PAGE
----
According to research from Age Wave and Merrill, among Americans aged 55 and older, only 55% have wills, and only 18% have the three recommended estate planning essentials — a will, a healthcare directive, and a durable power of attorney. That percentage is low, and it means that for many people who become incapacitated, their families will be left without legal proof of their wishes.
A power of attorney is an important document that can help prevent problems that interfere with respecting an individual’s wishes. With the right power of attorney and advanced healthcare directive, there can be no confusion.
At Bischoff & Bischoff Law, P.A., we help clients throughout Albuquerque, New Mexico, and the nearby areas with determining who should be their power of attorney and what type of power of attorney to use. We can help you understand the process and provide guidance in your decision-making.
A power of attorney (POA) names someone to carry out your wishes for you. By combining an advanced healthcare directive (in which you detail your wishes should your health falter and you become incapacitated) with a POA, your voice will be heard even if you become unable to speak for yourself.
Under New Mexico state law, a power of attorney means a written or otherwise documented record that grants authority to an agent to act in your place, whether or not the exact term “power of attorney” is used.
In New Mexico, there are four types of legally recognized powers of attorney:
General: A general power of attorney allows your agent to act on your behalf. This is also useful if you’ll be traveling outside of the country for an extended period of time. It ends either when you become incapacitated or upon your death.
Durable: A durable power of attorney is like a general power of attorney, but is not ended by your inability to manage your own estate or financial affairs. It only ends when you pass away.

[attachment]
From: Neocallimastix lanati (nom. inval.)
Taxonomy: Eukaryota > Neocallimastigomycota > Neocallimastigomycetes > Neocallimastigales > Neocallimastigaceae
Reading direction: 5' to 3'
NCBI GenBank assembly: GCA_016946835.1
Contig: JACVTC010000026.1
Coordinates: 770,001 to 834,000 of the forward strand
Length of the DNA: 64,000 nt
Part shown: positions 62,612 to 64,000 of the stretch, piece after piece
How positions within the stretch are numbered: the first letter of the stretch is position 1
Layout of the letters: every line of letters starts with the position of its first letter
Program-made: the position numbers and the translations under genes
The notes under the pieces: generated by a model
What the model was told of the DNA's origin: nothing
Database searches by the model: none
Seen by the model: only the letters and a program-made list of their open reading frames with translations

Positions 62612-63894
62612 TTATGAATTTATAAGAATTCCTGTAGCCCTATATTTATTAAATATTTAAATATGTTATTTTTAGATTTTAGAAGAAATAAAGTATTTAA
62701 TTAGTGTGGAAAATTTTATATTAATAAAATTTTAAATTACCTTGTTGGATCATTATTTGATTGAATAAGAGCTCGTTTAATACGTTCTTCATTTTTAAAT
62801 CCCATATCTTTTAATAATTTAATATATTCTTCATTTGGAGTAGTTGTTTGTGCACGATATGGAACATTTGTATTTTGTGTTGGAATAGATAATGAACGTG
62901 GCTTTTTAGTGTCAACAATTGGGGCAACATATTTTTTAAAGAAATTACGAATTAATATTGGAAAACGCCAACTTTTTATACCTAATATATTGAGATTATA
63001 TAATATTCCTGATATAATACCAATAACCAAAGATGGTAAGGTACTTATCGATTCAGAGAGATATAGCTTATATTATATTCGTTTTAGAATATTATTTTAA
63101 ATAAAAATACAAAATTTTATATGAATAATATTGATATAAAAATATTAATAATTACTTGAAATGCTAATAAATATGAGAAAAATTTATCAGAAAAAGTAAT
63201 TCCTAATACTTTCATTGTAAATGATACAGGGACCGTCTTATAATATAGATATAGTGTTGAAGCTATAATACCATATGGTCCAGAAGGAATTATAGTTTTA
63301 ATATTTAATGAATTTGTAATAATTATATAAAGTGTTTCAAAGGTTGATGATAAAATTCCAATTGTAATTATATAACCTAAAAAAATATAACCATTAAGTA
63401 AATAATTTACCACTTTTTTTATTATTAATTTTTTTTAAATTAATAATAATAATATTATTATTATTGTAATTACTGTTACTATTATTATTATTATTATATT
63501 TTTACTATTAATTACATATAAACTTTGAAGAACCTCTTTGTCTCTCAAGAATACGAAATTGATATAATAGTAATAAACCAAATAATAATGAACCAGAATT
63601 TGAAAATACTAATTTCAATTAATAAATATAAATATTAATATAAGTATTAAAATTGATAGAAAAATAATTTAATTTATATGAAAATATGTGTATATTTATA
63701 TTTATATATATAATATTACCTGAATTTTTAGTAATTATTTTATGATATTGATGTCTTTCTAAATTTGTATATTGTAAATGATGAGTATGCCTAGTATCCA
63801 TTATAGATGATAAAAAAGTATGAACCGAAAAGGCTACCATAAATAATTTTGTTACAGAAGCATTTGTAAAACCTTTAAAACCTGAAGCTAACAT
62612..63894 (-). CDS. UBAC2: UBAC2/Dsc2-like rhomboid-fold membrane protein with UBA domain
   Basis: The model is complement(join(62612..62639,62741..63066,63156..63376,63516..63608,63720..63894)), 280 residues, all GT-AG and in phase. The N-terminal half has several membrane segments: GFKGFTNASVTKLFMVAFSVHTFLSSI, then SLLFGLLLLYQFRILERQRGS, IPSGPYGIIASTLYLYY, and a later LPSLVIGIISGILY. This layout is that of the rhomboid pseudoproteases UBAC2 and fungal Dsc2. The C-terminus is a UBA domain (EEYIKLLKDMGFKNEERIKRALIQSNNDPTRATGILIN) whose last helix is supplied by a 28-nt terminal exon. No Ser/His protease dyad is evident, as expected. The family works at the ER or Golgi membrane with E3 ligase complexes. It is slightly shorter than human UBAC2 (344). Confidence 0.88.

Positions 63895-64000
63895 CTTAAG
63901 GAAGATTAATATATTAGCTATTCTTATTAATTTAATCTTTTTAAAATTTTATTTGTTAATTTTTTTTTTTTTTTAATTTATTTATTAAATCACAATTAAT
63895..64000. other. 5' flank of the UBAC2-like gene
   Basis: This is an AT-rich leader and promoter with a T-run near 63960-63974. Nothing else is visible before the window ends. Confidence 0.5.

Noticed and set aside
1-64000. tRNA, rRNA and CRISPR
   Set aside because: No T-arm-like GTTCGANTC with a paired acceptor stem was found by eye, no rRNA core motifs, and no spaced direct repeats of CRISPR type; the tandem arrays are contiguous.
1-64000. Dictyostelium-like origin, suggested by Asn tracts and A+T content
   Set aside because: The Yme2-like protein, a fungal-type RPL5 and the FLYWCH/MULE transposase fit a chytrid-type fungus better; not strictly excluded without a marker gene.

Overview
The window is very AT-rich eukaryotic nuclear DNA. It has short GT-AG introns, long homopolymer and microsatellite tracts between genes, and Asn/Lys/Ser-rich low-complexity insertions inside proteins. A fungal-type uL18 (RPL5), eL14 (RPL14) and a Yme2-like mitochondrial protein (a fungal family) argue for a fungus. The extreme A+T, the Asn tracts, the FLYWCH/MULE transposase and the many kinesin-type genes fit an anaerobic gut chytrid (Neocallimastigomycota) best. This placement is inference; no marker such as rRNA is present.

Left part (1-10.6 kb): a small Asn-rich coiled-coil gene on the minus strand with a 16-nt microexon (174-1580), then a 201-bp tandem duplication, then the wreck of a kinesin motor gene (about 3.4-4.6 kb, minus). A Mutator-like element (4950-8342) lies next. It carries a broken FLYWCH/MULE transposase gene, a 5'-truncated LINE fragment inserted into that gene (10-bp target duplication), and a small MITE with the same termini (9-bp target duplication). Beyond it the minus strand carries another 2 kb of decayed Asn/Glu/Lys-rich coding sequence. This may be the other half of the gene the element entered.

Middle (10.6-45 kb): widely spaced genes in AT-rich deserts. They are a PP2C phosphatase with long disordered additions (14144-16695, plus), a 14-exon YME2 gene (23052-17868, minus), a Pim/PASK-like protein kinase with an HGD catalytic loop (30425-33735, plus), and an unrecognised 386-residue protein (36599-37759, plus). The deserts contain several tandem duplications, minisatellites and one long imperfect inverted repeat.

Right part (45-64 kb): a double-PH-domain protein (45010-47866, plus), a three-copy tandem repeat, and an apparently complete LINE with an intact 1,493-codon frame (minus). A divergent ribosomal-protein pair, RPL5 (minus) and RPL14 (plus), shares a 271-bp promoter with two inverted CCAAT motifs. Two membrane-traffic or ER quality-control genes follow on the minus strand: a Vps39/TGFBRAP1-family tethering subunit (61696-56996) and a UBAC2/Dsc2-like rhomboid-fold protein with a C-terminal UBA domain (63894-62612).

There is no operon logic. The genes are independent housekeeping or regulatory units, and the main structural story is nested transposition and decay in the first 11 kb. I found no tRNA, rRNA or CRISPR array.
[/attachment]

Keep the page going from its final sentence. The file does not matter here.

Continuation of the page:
Limited: A limited power of attorney gives your agent specific powers during a specific period of time.
Springing: A springing power of attorney begins as soon as you are unable to make your own decisions. It is important to think carefully about — and put into writing — when you would want a springing power of attorney to begin.
A power of attorney is important because it allows you to have control over who will make decisions for you if you become incapacitated. If you do not have a power of attorney, then New Mexico law will be followed when determining who will make those decisions.
By establishing your power of attorney in advance, you have control over who will make decisions on your behalf. You can alleviate certain family members of the burden, or you can show them that they are the only individual you would trust with certain tasks.
You need to be confident that you’ve chosen the right person to be the agent for your power of attorney. To be certain that you are making the best decision, you should choose someone who understands your faith traditions, your ideologies, and your wishes.
The person you choose should act in good faith and protect your best interests. Most people choose a close family member, such as a spouse or a close friend. No matter who you choose, they cannot override the decisions you make in a living will.
At Bischoff & Bischoff Law, P.A., we are here to help you understand the role of the power of attorney and what you should consider when you choose one. We help clients in Albuquerque and the surrounding areas of New Mexico, including Rio Rancho, Santa Fe, Valencia County, including Los Lunas and Belen. Contact us today to schedule your consultation.